- Lab Manager 2.4
- Next generation ESX Server Storage architecture
- Workstation 6.0
- ACE 2.0
- Workstation for Mac OS (codename Fusion)
- What has been announced during the conference timeframe:
- A final word on the event itself
He’s very correct that the focus was on Virtual Appliances and the Changing Role of the OS, on the future of virtualization in the Enterprise, and in trying to foster growth and communication in the whole industry, including VMware’ s competitors. The most interesting to me were Alessandro’s thoughts on (1) the absence of VMware Server and
small-medium business content at VMworld — as Raghu Raghuram is quoted, we want
to work better with small business in 2007 and (2) some very practical
comments about the virtualization benchmarking work (VMmark), which
although it mirrors real-world scenarios (a mix of OSes and workloads),
doesn’t allow comparing with single-OS partitioning solutions. In the hands of an organization like SPEC, I’m sure the correct goals and outcomes can be aligned for a virtualization benchmark.
Dave Hitz, co-founder of Network Appliance, talks about two different data centers in his blog with different needs, one who has had success with VMware server consolidation, and the other who hasn’t virtualized because they are at full utilization and have good capacity management systems.
The first punchline at the end of the article is that, in fact, company #2 does have a lot of server consolidation candidates in their business, just not in their primary business application. The second punchline will come later, when company #2 realizes that VMware is about more than consolidation and provisioning — and in fact VMware is a rich platform for resource management, security, business continuity, lifecycle automation,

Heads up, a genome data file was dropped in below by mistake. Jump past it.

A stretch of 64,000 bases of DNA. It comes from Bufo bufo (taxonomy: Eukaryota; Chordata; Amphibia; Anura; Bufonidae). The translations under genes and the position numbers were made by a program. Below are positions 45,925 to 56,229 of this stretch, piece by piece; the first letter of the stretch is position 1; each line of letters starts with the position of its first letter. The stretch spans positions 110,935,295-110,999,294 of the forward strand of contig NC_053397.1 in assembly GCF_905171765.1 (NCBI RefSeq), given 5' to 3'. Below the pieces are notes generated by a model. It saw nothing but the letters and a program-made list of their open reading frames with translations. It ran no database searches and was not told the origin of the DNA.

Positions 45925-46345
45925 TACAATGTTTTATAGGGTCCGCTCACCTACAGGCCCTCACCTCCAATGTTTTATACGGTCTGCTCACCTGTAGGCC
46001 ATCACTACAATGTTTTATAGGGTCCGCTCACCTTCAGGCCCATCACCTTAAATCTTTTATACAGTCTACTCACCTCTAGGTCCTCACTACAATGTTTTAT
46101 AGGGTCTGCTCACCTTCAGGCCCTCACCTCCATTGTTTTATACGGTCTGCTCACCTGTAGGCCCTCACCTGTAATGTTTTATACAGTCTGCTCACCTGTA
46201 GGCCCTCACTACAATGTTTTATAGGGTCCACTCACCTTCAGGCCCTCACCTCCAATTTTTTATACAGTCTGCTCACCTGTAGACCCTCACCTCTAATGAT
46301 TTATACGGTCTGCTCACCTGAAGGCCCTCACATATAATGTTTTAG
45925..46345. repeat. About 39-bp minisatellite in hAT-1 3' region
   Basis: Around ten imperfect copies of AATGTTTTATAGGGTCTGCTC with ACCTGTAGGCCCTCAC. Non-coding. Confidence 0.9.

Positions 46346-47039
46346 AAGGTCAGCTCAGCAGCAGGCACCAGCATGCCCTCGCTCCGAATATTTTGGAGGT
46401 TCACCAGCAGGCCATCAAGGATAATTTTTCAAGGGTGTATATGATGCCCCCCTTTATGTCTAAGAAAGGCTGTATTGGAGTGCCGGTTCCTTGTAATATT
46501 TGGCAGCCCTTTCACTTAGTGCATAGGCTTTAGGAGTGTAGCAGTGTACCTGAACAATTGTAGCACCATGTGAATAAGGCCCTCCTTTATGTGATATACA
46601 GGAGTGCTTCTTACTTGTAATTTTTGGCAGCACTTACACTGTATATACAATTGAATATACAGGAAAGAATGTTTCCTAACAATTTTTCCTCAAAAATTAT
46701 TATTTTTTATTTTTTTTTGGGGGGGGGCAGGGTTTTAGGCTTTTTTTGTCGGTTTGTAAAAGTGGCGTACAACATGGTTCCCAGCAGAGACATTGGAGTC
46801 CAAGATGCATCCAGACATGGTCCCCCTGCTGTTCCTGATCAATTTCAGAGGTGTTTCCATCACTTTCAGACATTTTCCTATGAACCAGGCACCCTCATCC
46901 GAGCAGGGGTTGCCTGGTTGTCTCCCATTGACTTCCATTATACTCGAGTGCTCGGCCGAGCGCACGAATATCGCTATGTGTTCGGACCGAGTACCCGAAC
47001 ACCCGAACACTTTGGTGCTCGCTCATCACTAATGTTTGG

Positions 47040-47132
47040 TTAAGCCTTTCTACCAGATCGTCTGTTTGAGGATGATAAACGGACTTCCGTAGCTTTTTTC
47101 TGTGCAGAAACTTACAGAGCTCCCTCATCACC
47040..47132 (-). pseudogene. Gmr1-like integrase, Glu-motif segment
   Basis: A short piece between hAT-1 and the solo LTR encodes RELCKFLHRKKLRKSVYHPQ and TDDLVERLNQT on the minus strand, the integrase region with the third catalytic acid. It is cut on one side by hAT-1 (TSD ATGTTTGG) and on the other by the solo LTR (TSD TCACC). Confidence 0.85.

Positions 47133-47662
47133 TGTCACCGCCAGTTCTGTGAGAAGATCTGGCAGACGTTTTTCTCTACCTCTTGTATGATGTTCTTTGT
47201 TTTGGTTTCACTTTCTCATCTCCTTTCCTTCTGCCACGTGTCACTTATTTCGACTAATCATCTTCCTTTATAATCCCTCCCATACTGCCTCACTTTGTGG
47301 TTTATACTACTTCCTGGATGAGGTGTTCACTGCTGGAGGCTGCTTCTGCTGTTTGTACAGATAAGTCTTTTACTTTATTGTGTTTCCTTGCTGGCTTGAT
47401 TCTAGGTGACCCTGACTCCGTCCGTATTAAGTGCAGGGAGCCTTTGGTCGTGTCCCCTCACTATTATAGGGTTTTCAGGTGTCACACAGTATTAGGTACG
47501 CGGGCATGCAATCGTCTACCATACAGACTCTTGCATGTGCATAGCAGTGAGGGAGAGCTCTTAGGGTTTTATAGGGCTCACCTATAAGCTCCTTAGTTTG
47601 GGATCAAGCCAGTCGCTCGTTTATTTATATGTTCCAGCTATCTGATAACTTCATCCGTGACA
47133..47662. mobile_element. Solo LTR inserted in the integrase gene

and enterprise desktop management.
The first customer—who asked me to describe his company as "a large UK based Telco"—used VMware to consolidate 502 windows systems onto 25 blades. He freed 173 racks worth of space. He cut power by almost 450 KW per month and reduced his power bill by $50,000 per month, not to mention reduced service and support. In all, he expects to clear 345 racks and replace them with 20 racks, with a full return on investment in less than a year.
The other customer explained why VMware won’t help him at all. He runs a large internet site with hundreds of web servers—lots of Linux and Apache. He has a load balancing methodology that lets him saturate his servers. (In his case, the systems are actually memory limited, because they cache the most commonly used data. In other environments, CPU is the limiting factor.) He argues—correctly in my view—that VMware wouldn’t help him consolidate at all, because he has no spare capacity. VMware’s management capabilities could be of some use, but he already solved those problems, so he isn’t looking for any help there.
SearchServerVirtualization.com: As we move to a highly virtualized environment, how does the role of the operating system change?
Diane Greene: The operating system shouldn’t matter to the customer anymore. What matters to them is the service they’re getting and how stable [the OS] is and how well it runs. Once you put in that virtual infrastructure, the only thing that the operating system is there for is to give the application a sort of platform to run on.